Babies born during the first year of the pandemic are developmentally and cognitively behind where they should be... and it isn't because of the virus itself. That is the shocking finding from a major new study in the journal JAMA Pediatrics on 255 babies born at a New York hospital between March and December of 2020.
In screening tests of gross motor, fine motor, and social skills done at the age of six months, pandemic babies scored lower than pre-pandemic babies. Whether the mother had Covid during the pregnancy, however, made no difference to the babies' development - regardless of how severe the infection was. So, if the damage wasn't down to the virus, what did cause it?
I spoke to Dr. Dani Dumitriu, co-author of the study and paediatrician at Columbia University, to find out more. She points out that although pandemic babies' scores were only slightly lower, these average differences could have profound long-term effects on an entire generation.
While the scientists had expected that only babies whose mothers caught Covid would be affected, this result, says Dr. Dumitriu, "points to potential impact on the neurodevelopment of infants born during the pandemic irrespective of maternal infection, which - if replicated - would translate to potential impact on hundreds of millions of children born since the onset of the pandemic, with potential for significant public health consequences."
These consequences will not necessarily be noticeable in most cases - rather, they will show up at the extremes. "This is because small shifts in average scores of hundreds of millions could translate into doubling or tripling [sic] or quadrupling or more of the 'failure rates.'" In other words, among the infants toward the lower end of the development spectrum, more would now be pushed underneath the threshold of failing the screening tests for babies their age. Their generation will have a higher proportion who are subnormal, incapable of functioning in society.
Pandemic babies are already behind after just the first few months of life. And seeing as the impact on babies appears to have been environmental, wouldn't we expect older children and teens, who weren't insulated from pandemic life by a uterus, to have fallen even further behind in their development?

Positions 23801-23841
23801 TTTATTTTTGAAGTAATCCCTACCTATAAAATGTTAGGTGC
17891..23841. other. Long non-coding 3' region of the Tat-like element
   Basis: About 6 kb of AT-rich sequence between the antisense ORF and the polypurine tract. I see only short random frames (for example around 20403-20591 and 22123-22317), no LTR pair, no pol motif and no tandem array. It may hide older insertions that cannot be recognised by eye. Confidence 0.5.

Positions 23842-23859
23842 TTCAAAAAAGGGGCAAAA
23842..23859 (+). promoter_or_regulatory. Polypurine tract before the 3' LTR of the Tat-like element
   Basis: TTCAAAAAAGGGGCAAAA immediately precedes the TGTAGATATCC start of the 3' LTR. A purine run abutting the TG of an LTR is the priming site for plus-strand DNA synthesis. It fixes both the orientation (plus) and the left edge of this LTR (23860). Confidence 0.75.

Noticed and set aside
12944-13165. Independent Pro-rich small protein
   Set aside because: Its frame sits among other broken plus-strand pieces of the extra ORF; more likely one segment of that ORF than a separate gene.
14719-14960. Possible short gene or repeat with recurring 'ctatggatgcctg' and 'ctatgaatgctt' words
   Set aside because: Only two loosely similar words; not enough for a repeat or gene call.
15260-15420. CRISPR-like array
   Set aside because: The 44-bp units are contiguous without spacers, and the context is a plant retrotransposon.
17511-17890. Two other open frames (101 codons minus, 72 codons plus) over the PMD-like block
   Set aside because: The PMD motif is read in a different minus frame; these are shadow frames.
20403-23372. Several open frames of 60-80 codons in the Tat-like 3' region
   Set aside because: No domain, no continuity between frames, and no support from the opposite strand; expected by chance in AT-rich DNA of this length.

Unfortunately, the answer is yes. Dr. Dumitriu explains: "We do expect the concept of pandemic-induced effect on child development to generalize to other developmental stages and indeed there is some indication in the literature that this is happening already."
This is hardly a surprise. After all, it's young people who have been scapegoated during this crisis. They have been forced to swaddle their faces in swampy cloth for half the day, and implored to take vaccines so as not to kill their grannies. Some teenagers and young adults are still working and studying from home, subjected to interminable Zoom meetings in a kind of slow-motion psychological torture. All this for a virus we know poses extremely little risk to them.
All is not lost, however. Dr. Dumitriu points out that it is not too late to reverse the damage done to these malleable young minds. "Because this is such an early timepoint, there are lots of opportunities to intervene and get these babies onto the right developmental trajectory... by talking, singing, playing, and interacting with them and finding safe ways to take them out of the home more often, parents can absolutely help mitigate potential issues down the road."
The trouble is, public health czars haven't been too hot on taking children out of the home lately. It is hard to have much faith in public health's ability to bring these babies back up to speed. No doubt, the studies on the pandemic's legacy on children will continue, their findings drip-fed to us as the years crawl by. The only thing surprising that could come from them will be the extent and scope of the damage, the length of the scars left.
Some have taken to tagging all this as 'the cost of Covid'. But Covid is the respiratory disease, which never threatened most young folk. For them, this is the cost of Covid restrictions, the cost of Covid politics. This is the cost of fear.